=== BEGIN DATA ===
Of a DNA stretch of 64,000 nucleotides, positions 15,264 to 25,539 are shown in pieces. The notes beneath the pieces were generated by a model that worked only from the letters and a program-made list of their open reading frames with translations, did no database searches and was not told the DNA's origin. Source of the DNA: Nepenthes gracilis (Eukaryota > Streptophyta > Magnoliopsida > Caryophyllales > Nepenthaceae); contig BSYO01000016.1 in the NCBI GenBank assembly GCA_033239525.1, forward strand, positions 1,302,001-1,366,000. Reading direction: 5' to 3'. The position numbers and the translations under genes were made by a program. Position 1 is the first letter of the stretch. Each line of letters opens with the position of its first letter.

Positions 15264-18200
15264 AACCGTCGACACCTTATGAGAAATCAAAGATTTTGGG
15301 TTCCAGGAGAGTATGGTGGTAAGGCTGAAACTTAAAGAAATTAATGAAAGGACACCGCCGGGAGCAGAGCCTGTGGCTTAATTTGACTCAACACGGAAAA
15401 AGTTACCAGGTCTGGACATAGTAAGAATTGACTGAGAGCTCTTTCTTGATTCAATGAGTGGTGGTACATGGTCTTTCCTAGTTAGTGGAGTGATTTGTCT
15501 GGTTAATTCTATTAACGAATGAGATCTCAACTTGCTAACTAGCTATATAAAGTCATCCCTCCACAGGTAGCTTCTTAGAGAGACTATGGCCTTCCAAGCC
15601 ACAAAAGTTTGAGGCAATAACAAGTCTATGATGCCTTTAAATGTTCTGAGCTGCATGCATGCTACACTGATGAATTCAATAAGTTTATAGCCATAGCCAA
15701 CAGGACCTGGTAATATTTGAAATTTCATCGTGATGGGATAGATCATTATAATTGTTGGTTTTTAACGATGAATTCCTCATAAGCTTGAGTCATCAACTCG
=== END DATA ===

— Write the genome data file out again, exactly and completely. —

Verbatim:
Of a DNA stretch of 64,000 nucleotides, positions 15,264 to 25,539 are shown in pieces. The notes beneath the pieces were generated by a model that worked only from the letters and a program-made list of their open reading frames with translations, did no database searches and was not told the DNA's origin. Source of the DNA: Nepenthes gracilis (Eukaryota > Streptophyta > Magnoliopsida > Caryophyllales > Nepenthaceae); contig BSYO01000016.1 in the NCBI GenBank assembly GCA_033239525.1, forward strand, positions 1,302,001-1,366,000. Reading direction: 5' to 3'. The position numbers and the translations under genes were made by a program. Position 1 is the first letter of the stretch. Each line of letters opens with the position of its first letter.

Positions 15264-18200
15264 AACCGTCGACACCTTATGAGAAATCAAAGATTTTGGG
15301 TTCCAGGAGAGTATGGTGGTAAGGCTGAAACTTAAAGAAATTAATGAAAGGACACCGCCGGGAGCAGAGCCTGTGGCTTAATTTGACTCAACACGGAAAA
15401 AGTTACCAGGTCTGGACATAGTAAGAATTGACTGAGAGCTCTTTCTTGATTCAATGAGTGGTGGTACATGGTCTTTCCTAGTTAGTGGAGTGATTTGTCT
15501 GGTTAATTCTATTAACGAATGAGATCTCAACTTGCTAACTAGCTATATAAAGTCATCCCTCCACAGGTAGCTTCTTAGAGAGACTATGGCCTTCCAAGCC
15601 ACAAAAGTTTGAGGCAATAACAAGTCTATGATGCCTTTAAATGTTCTGAGCTGCATGCATGCTACACTGATGAATTCAATAAGTTTATAGCCATAGCCAA
15701 CAGGACCTGGTAATATTTGAAATTTCATCGTGATGGGATAGATCATTATAATTGTTGGTTTTTAACGATGAATTCCTCATAAGCTTGAGTCATCAACTCG